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Listen Up! Final day of Audiobook Week 2012 #JIAM

This post is part of the Listen Up! Audiobook Week June 25–28 event hosted by Jen of Devourer of Books, with help from Jen of A Book and a Latte, in which I answer these questions:
Where do you learn about great audiobook titles? Find reviews? Buy your audiobooks? Share your secrets with the rest of us!

Three words: The Guilded Earlobe.

What? That’s cheating to have a three-word answer when everyone else (including Bob at The Guilded Earlobe) is writing thoughtful, detailed posts? OK, so for audiobook reviews and suggestions, I also go to: Devourer of Books and Everyday I Write the Book.

I make heavy use of the public library system to feed my audiobook addiction. I don’t have any secrets for obtaining audiobooks, unless there are some bloggers who don’t know about being a reviewer for Audiobook Jukebox. Their site is a clearinghouse for audiobook reviews and you can sign up to be a Solid Gold Reviewer (see badge in sidebar). It’s a great place to find audiobook reviews from bloggers, too, even if you don’t want to write reviews yourself.

If you’re on Twitter, type in the hashtag #JIAM for June Is Audiobook Month, and follow everyone who is using it this month!

Listen Up! Audiobook Week Day 3 #JIAM

Midweek Meme for Day 3 of Audiobook Week hosted by Devourer of Books

Current/most recent audiobook
The Untelling
by Tayari Jones, narrated by Michele Blackmon (Chivers Sound Library, 2005)

This novel is a first-person narration by main character Ariadne Jackson who grew up in the shadow of a family tragedy. All may not be as it seems at first. Reading by Michele Blackmon excellent so far. Her Atlanta, Georgia accent…not twangy at all!

Current/most recent favorite audiobook
This is a tough one, but I think Ready Player One has been mentioned enough already this week, so I’ll pick The Night Swimmer by Matt Bondurant, narrated by Hillary Huber, published by AudioGO. Read my review here.

Favorite narrator you’ve discovered recently
Tai Sammons who read The Reapers Are the Angels. Beautiful and sad!

One title from your TBL (to be listened) stack, or your audio wishlist
Adding lots to the TBL pile with all the Audiobook Week recommendations, but one I picked up at BEA that I’m looking forward to is Memoirs of an Imaginary Friend by Matthew Dicks, narrated by Matthew Brown (Macmillan Audio).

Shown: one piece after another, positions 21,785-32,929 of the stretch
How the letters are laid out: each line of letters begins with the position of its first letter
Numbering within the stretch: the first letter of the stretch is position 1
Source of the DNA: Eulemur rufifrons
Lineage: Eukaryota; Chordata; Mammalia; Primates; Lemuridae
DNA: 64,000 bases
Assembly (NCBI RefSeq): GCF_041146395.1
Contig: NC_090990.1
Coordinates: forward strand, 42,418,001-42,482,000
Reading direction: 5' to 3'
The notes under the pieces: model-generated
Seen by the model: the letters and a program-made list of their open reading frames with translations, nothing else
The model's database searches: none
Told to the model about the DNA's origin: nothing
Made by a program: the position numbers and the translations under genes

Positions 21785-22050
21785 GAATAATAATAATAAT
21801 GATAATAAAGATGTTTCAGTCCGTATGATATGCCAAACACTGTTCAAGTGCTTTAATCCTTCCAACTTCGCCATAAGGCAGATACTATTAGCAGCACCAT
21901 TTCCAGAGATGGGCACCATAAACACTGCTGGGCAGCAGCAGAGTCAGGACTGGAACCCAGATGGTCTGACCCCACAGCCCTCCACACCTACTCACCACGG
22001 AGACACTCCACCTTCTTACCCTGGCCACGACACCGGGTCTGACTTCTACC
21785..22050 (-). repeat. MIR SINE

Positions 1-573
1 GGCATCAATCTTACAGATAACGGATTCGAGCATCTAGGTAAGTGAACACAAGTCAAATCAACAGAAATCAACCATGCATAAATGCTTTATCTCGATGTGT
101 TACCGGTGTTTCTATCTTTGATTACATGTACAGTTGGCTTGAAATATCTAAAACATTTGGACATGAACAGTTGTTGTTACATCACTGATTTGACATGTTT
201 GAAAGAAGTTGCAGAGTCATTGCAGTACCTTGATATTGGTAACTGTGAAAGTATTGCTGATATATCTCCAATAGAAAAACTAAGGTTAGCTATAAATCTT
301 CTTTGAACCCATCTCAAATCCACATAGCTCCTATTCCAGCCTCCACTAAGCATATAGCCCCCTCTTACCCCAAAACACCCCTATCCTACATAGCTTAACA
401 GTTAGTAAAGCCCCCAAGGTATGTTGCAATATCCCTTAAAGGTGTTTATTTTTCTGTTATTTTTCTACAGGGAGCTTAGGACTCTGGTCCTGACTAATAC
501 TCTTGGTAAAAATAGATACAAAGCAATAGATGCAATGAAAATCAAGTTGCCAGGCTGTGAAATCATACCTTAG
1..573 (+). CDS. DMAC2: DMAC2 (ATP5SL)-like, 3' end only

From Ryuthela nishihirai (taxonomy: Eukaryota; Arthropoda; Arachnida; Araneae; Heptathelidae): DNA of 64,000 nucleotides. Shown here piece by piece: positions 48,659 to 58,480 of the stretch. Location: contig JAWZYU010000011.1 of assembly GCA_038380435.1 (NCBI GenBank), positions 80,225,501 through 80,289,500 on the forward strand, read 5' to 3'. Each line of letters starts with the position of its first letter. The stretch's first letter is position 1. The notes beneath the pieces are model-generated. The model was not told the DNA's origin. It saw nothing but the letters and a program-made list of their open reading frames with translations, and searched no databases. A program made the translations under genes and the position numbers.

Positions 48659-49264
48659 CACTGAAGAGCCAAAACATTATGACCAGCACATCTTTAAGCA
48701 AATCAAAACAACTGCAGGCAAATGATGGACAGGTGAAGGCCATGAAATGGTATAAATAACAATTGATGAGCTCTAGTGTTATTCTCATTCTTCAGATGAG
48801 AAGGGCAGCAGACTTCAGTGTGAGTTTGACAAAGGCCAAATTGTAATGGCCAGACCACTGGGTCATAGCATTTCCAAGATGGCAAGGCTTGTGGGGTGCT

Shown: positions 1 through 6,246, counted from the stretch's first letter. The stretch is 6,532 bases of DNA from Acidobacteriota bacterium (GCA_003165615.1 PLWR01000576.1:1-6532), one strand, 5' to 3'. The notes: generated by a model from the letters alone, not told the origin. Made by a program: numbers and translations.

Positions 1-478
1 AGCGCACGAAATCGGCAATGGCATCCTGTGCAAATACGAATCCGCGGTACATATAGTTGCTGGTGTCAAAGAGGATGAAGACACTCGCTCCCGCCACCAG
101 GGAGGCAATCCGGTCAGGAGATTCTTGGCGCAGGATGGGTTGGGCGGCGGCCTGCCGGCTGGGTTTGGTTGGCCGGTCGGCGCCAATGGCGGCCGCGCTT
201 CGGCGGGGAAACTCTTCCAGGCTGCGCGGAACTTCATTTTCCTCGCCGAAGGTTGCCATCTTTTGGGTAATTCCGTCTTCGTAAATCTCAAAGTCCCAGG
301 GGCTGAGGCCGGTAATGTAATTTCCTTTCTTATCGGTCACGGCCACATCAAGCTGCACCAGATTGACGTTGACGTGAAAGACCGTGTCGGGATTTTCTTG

Your audio dream team (what book or author would you LOVE to see paired with a certain narrator, can already exist or not)
Lenny Henry’s narration of Anansi Boys by Neil Gaiman was absolutely perfect. I don’t understand why some like it when Neil Gaiman reads his books himself, when it has been clearly demonstrated that a pro does a far better job. *ducks*

Miracles of Science in the Amazon: State of Wonder by Ann Patchett (AUDIO)

Cover image of State of Wonder audiobookNarrated by Hope Davis, State of Wonder by Ann Patchett (Harper Audio) recently won the 2012 Audie Award for literary fiction. Very well deserved! It is an incredible performance of a story that starts with the barest of news of the death of a colleague somewhere in the Brazilian jungle and gradually develops into a Heart of Darkness-style journey from Minnesota to the Amazon for Dr. Marina Singh.
A tall, dark-haired woman of Indian-American descent, Marina (pronounced on the audiobook as “More-ray-na”) was the consummate outsider among the other Minnesota natives – tall, blond, and easily sunburned. The idea that she would be sent alone to the Amazon, after the death of the last emissary of the Vogel Pharmaceutical Company, Anders Eckman, Morena’s lab-mate and friend, father of three young boys, who also went along, seems crazy, but is explained by the delicacy of the mission and the dangerously eccentric secrecy demanded by the doctor in charge of the jungle camp, Annick Swenson, who is on the verge of developing a fertility drug that will make Vogel’s fortune. The complexity of the story grows rapidly from the opening scene, developing tendrils and offshoots in a matter of hours like a rainforest vine.